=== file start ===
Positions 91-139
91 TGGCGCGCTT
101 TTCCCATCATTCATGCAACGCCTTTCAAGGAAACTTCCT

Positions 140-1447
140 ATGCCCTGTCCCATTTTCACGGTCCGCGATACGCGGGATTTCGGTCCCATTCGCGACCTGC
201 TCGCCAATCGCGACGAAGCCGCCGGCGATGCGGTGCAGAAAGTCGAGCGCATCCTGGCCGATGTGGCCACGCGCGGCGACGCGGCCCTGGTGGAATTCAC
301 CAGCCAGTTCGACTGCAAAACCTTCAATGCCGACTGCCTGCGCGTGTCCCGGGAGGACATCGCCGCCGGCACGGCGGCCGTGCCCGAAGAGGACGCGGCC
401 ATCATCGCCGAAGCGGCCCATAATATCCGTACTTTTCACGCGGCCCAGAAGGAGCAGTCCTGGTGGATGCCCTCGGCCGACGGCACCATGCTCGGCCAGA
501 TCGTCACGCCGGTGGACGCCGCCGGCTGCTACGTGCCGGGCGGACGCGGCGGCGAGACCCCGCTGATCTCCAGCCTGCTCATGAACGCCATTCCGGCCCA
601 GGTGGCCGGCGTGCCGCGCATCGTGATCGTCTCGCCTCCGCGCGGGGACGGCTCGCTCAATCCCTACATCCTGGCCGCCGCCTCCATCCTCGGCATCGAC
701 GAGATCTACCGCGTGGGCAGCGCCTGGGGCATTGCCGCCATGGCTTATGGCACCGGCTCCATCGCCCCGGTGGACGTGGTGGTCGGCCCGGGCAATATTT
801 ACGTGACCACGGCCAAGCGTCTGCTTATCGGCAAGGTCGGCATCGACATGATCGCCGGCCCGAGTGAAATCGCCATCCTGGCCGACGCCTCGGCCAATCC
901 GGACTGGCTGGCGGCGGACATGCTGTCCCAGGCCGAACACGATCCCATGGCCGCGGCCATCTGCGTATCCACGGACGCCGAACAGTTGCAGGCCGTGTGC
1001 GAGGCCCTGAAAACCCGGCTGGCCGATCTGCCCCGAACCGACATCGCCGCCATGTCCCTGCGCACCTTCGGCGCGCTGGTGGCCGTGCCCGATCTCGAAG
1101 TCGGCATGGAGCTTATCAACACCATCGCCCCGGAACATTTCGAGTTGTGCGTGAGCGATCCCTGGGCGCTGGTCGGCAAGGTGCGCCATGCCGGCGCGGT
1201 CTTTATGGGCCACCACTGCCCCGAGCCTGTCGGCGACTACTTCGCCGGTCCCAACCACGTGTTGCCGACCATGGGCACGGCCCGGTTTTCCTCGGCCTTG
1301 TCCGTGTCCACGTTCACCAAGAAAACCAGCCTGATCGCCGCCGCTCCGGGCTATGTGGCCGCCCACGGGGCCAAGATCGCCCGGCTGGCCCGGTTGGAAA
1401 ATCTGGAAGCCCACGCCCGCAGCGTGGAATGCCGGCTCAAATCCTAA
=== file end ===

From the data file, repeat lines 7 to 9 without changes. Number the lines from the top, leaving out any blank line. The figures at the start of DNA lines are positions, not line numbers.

301 CAGCCAGTTCGACTGCAAAACCTTCAATGCCGACTGCCTGCGCGTGTCCCGGGAGGACATCGCCGCCGGCACGGCGGCCGTGCCCGAAGAGGACGCGGCC
401 ATCATCGCCGAAGCGGCCCATAATATCCGTACTTTTCACGCGGCCCAGAAGGAGCAGTCCTGGTGGATGCCCTCGGCCGACGGCACCATGCTCGGCCAGA
501 TCGTCACGCCGGTGGACGCCGCCGGCTGCTACGTGCCGGGCGGACGCGGCGGCGAGACCCCGCTGATCTCCAGCCTGCTCATGAACGCCATTCCGGCCCA